An initiative to restore the Bat Yam town hall - the avant-garde and highly regarded 1960s creation of architects Neumann-Sharon-Hecker, which gained worldwide praise - is now being examined in the municipality's engineering department. According to Bat Yam's municipal engineer, Liora Stoller, the building is a "diamond in need of polishing."
This is a revolution in the municipality's attitude, as the city never recognized the worth of the building that houses its offices, neglecting it for years until parts crumbled. Years ago, on orders of the city, the wind shafts on the roof were destroyed; and until recently there were voices in the municipality calling for the building's destruction.
Now, as it turns out from the comments of Stoller, who in the past approved the destruction of the chimneys, Bat Yam is considering turning the building into an arts center or a museum, when the new municipal building goes up in the city's planned commercial center.
As part of the initiative to restore the existing building, the city is examining the possibility of implementing parts of the original building plan for the compound, which were never carried out. The plan was chosen in a competition held in 1959, in which dozens of senior Israeli architectural firms participated. Today proposals are being considered for creating a square in the remaining public area surrounding the building, and for constructing commercial buildings around it.
An initial discussion of the plan, the proposals, and the future designation of the municipality building itself after the renovation, will take place this week, with the participation of Stoller, and architects Rafi Segel and Eyal Weizman, who worked with architect Zvi Hecker, one of the original planners. The two took the work upon themselves after Hecker rejected a request that he participate in the renovation plan. Nevertheless, Hecker will cooperate in supervising the planning.
From the beginning, the Bat Yam town hall has been a source of problems and complaints. Its original design was changed beyond recognition during the planning. The areas surrounding it, intended for public use, were sold to private entrepreneurs, and on part of them, a major highway was built. The building, which was meant to be part of a civic center, stands today in the heart of a residential neighborhood, and looks like a small kindergarten or a forgotten toy. Now the municipality intends to build the new municipality building in the old industrial area in the city center, according to an urban plan approved five years ago.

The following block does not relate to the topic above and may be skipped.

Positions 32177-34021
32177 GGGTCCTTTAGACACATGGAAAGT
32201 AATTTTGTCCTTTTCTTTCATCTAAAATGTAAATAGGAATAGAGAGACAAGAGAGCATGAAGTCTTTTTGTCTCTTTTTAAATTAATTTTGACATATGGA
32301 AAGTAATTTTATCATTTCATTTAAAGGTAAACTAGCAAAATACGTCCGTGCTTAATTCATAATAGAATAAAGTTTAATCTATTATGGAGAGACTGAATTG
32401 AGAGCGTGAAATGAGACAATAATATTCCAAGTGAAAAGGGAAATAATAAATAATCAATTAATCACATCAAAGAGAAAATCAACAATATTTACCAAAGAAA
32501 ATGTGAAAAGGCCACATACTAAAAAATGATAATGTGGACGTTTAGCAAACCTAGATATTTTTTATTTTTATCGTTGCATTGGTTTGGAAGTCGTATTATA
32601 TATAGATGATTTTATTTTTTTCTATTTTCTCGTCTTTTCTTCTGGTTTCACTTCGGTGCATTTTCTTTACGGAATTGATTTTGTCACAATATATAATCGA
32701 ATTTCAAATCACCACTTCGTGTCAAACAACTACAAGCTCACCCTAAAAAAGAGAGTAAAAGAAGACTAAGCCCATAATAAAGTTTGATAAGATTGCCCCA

The planners made many justified complaints about the distortion of the initial planning idea, but some of the responsibility for its fate rests on their shoulders. The avant-garde creation they planned was more of an experimental laboratory than a realistic building. It presented an almost impracticable challenge to construction capability at the time, many defects were discovered in it, and its cost inflated to almost triple the original plan. And many a problem has been found in the building.
Its planners, enfants terribles of Israeli architecture, treated it less like an efficient enterprise for the use of civil servants, and more like a work of art, an original interpretation of Islamic culture, an alternative to modern architecture and a cultural manifesto. Perhaps for that reason, the building aroused tremendous interest from its very first day, both praise and controversy -in Israel and abroad, and put the discussion of architecture on the agenda. When the building had just been dedicated, and shone in red, blue and gold, it became a site of pilgrimage for lovers of architecture and the curious. It was written up in professional journals, served as a backdrop for fashion and advertising photos, and appeared on an Israeli stamp.
Bat Yam, a city without many pleasant spots and tourist attractions, has not been wise enough until now to exploit its treasure properly. Many cities in the world base their identity and their economy around an extraordinary architectural creation; one can argue against this trend, but it should not be taken lightly. The Bat Yam town hall preceded the Guggenheim Museum in Bilbao, Spain, but the city fathers did not notice the "diamond in need of polishing" under their noses.
The building, which did not succeed as a municipality, can succeed in another role; as a cultural and arts center, it may serve the original intent of its creators more than it did as an office building. One can hope that the building will be renovated, despite the city's financial straits, perhaps with the assistance of private investors or donations.
Perhaps even today, the scenario according to which the building will one day be secretly destroyed (as the wind shafts were destroyed) is not a product of someone's wild imagination. Its location far from the eye, and the fact that architectural discourse in Israel is dormant and indifferent, makes such jobs easier. Israel's community of architects and of those who love culture would be well advised to keep a suspicious eye out to see what happens.